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Potter Project Pass-Along in Sag Harbor

Thu, 08/10/2023 - 11:49
Christopher Gangemi Photos

Back in January 2022, long before Adam Potter proposed a huge mixed-use retail and affordable housing complex between Meadow and Bridge Streets in Sag Harbor Village, the village board passed a law seizing control of the possibility from the planning board. It took for itself the power to review what would be a "special exception use permit" on structures over 3,500 square feet in the newly created Waterfront Overlay Protection District.

 On Tuesday, the village board took a first step in giving that authority back to the planning board.

 "This is something I've had to reflect on over time, and I think this is appropriate, and I have the support of counsel, that the board of trustees should not be reviewing projects in the waterfront overlay district," said Mayor Thomas Gardella. "We need to empower our review boards to take on that task. They don't need opinions from the mayor, or the trustees, on a certain application."

 "They're independent boards, they form their own opinions; it needs to stay that way, without hearing from us," he added.

 "Our job is to represent people. The boards apply the law independent of us," agreed Aidan Corish, a trustee. He also pointed out that as a review board, tasked with judging an application, the trustees would be constrained in their ability to talk with constituents about projects, "which sort of nullifies the whole reason people elected us." 

 Giving power over the waterfront district back to the planning board will on the one hand potentially de-politicize the review of large projects. On the other, it will put the planning board back on the hot seat just as Mr. Potter has announced new plans, though they have not yet been officially submitted.

 "I support the incredible work by the trustees and am looking forward to starting the open review process," said Mr. Potter in a text, after seeing a draft of the reversal. He did not say when he would submit his new proposal.

 "I can say we at the planning board have not been involved in this at all," said John Shaka, that board's chairman. "I do not know the motivation for this change at this time, but the planning board can certainly handle the work."

 Single-family residential dwellings, accessory structures, and uses within the R-20 zoning district are exempt from special-permit review. But for other uses, such as mixed-use retail, housing complexes, or theaters, the planning board will decide whether they are consistent with the village's comprehensive plan and waterfront overlay protection district standards, and whether they might have an adverse impact on other properties and the community.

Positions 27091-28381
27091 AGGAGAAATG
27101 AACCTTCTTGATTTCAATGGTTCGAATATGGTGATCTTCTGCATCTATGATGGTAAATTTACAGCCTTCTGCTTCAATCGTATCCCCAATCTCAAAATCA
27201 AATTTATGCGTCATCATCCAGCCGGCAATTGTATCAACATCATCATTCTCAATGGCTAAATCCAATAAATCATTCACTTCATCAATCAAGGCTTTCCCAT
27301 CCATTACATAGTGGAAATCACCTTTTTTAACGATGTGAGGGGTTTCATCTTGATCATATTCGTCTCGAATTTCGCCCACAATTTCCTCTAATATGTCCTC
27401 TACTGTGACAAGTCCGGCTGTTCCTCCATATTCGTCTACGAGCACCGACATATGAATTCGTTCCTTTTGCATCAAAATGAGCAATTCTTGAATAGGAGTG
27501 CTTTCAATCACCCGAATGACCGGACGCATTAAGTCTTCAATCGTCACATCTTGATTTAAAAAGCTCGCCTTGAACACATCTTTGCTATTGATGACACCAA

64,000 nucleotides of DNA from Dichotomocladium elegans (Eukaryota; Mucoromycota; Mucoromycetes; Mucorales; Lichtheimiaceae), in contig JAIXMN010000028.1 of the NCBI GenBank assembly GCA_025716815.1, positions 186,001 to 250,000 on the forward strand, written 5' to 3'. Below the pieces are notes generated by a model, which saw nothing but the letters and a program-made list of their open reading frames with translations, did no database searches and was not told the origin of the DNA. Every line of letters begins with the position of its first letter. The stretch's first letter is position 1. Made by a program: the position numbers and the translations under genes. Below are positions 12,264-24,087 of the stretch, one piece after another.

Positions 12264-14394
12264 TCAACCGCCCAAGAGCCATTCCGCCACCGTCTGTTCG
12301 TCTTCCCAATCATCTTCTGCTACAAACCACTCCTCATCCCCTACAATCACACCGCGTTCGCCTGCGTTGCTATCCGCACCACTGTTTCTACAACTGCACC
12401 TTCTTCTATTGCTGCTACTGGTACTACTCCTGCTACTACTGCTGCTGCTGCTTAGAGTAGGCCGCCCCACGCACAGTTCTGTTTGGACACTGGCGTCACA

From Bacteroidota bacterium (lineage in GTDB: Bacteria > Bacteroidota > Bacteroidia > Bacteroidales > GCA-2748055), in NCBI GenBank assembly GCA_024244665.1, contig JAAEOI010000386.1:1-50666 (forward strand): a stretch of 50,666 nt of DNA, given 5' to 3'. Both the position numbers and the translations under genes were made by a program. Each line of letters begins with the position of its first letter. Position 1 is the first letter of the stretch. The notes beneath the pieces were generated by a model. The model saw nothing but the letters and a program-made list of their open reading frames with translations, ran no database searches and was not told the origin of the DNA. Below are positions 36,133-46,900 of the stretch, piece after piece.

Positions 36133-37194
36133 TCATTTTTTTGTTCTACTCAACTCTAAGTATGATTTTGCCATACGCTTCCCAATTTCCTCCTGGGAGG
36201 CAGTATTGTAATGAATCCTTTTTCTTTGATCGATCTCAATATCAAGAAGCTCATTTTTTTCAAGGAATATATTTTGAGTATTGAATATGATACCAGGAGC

The village board will hold a public hearing to discuss the new law when it next meets, on Sept. 12.

 In other waterfront overlay district news, Mayor Gardella said at Tuesday night's meeting that "we're still in the fight for the gas ball lot." On July 20, the State Public Service Commission awarded the lot, which contains nearly 100 parking spaces, to Mr. Potter's 11 Bridge Street L.L.C. 

 The mayor reported that the village has retained a lawyer, John Dax of Hodgson Russ L.L.P., to petition the P.S.C. for a re-hearing on the matter.

 "Time is of the essence," said Mr. Corish. The board had only 30 days to decide whether to challenge the commission's decision.

 The village has long deemed the lot an essential asset, given the lack of parking in the congested downtown area. Earlier in the meeting, Mayor Gardella floated the idea of hiring engineers to conduct a full-fledged traffic study. "We're supposed to have 11 traffic control officers, and we're down to only three," he observed. "We're getting overrun."

 "I'm disappointed in the decision by the trustees to ask for a re-hearing," said Mr. Potter in a phone call. "However, I'm committed to working with the village to ensure that the parking lot remains open to the Sag Harbor community."

Roamer, the boat in the foreground with the blue canopy, was asked to leave Sag Harbor Village docks immediately after the Coast Guard observed it pumping sewage into the harbor.

In unseemly news from the waterfront, the board voted to revoke the boat-berthing license agreement for a boat named Roamer, owned by Edward Meisner, after two Coast Guard officers witnessed Mr. Meisner pumping sewage overboard at Marine Park. They took pictures, and presented them to Harbormaster Robert Bori.

 Mr. Bori, with letter in hand, inspected Roamer, and, flushing the toilet, watched as it discharged overboard. He then spoke with the Southampton Town pump-out boat operator, who told him that Roamer had not been using the pump-out service on a regular basis as it had in years past.

 If Mr. Meisner doesn't remove his boat immediately, the village will tow and impound it.


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